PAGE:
Wearable fitness devices have come a long way in the past year, moving from being a simple step counter to a device that helps to track calories, heart-rate, and more. But the next “step” forward will be far more exciting - taking these devices from a singular experience to one that pulls in more data from all around us.
Take for example, the calorie counting options available today. If I walk into a fast-food restaurant today, I buy what I want, and then confess to my app later – which typically rewards me with a shocking number of calories consumed. It’s a flawed system if I’m planning to lose weight because the shame comes in hindsight, rather than as a pre-emptive strike. But my wearable – or more accurately, the related app on my smartphone – knows that I’ve entered the restaurant and should be a tad bossier with me. The next generation device will “yell” at me before I consume the largest burger I can find and will suggest a better option, by searching for low-calorie options on the menu.
In other words, just as with the smartphone, the wearable will really become a much more powerful device once we add context. And this is not just about food intake. Consider the approach that Jawbone is taking, rapidly adding connections to third party apps to expand our ability to document our daily activity. I can now use Strava for my bike ride or a run, and see the results inside the Jawbone UP app; and I can add a feed from Automatic – the car tracking hardware – to include driven journeys. Not only does this result is a more complete picture of my day, but it helps to explain some of my behavior. For example, if I’m driving, I’m not going to be taking any steps. Tying both pieces of activity into one app makes this patently obvious, but without the driving details, I would be second-guessing my lack of activity on certain days (which I probably should be doing anyway).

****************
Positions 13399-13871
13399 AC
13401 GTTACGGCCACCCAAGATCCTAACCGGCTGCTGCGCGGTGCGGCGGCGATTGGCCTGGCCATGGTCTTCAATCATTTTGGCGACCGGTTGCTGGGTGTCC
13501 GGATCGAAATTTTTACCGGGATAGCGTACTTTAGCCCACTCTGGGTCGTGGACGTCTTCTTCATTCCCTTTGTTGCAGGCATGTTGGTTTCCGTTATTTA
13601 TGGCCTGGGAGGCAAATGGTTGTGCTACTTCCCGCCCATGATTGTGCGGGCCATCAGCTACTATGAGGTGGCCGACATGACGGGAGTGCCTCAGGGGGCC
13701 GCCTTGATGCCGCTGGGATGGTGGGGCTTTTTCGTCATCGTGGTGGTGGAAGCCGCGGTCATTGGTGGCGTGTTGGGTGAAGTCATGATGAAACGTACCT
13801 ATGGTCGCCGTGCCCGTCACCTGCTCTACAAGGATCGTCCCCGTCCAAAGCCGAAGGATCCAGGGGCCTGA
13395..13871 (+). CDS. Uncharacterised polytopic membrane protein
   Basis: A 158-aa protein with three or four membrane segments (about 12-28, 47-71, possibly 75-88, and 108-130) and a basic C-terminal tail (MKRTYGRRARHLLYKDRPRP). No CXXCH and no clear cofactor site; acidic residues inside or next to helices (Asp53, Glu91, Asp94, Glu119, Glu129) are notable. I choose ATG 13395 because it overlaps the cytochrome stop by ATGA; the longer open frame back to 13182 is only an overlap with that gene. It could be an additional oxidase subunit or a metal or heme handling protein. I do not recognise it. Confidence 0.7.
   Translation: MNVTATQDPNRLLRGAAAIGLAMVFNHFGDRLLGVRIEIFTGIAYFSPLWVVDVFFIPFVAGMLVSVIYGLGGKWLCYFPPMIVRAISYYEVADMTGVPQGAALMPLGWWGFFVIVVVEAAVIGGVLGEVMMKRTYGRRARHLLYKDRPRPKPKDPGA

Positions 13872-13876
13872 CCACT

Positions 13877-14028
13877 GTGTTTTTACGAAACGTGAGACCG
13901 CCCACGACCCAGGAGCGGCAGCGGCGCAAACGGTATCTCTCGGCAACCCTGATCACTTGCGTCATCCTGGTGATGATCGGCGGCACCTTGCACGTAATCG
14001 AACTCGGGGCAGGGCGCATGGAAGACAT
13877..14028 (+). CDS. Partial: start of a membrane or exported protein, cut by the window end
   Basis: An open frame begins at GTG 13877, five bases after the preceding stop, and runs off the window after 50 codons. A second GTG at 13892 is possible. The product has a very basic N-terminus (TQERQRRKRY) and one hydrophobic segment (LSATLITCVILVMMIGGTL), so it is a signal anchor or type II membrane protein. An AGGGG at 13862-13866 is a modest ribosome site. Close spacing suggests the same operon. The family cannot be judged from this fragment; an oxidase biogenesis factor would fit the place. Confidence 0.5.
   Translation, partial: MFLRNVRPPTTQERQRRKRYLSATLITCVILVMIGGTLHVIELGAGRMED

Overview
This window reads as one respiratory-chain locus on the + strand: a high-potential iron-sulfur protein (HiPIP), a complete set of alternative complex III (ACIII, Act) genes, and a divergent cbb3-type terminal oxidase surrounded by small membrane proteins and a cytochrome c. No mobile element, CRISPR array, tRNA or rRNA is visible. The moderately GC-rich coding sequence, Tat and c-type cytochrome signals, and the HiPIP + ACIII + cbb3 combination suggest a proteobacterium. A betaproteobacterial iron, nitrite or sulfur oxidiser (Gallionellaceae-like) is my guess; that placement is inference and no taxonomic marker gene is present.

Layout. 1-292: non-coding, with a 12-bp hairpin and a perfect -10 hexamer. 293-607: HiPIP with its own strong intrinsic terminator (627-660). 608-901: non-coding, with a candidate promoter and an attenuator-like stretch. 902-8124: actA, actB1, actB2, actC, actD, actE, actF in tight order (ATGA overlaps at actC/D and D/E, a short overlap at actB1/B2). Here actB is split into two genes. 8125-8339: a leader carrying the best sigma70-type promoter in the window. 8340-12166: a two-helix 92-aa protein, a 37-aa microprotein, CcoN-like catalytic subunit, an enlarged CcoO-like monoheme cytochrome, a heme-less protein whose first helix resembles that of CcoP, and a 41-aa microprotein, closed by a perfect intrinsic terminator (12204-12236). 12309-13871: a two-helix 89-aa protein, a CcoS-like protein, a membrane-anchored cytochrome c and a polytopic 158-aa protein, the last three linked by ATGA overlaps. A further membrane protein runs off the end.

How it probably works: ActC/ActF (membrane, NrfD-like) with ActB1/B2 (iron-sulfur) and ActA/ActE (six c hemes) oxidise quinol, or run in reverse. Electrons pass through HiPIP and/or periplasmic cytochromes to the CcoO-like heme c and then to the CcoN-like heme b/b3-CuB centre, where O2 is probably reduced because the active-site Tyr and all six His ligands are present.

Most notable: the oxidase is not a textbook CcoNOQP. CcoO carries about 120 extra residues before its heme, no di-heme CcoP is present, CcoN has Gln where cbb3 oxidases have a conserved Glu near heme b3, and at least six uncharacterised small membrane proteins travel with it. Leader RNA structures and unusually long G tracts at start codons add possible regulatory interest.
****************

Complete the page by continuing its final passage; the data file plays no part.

The bottom line is that the next generation of wearables – and related apps – need to add more contextual information, and leverage this data to guide me more proactively. After all, the advantage of the wearable being tethered to the smartphone is that there is a significant amount of computing power available to do clever things. By keeping me engaged with the app, I am more likely to keep wearing the device, rather than forgetting to grab it post-charge.
I’m just touching the tip of the iceberg here, and there is clearly plenty more to discuss. And so we shall, hopefully, at SXSW next March where a panel including Shel Israel, Billie Whitehouse, myself, and Simon Pearce will look at the contextual implications for wearable tech. Vote to get the panel added to the SXSW lineup.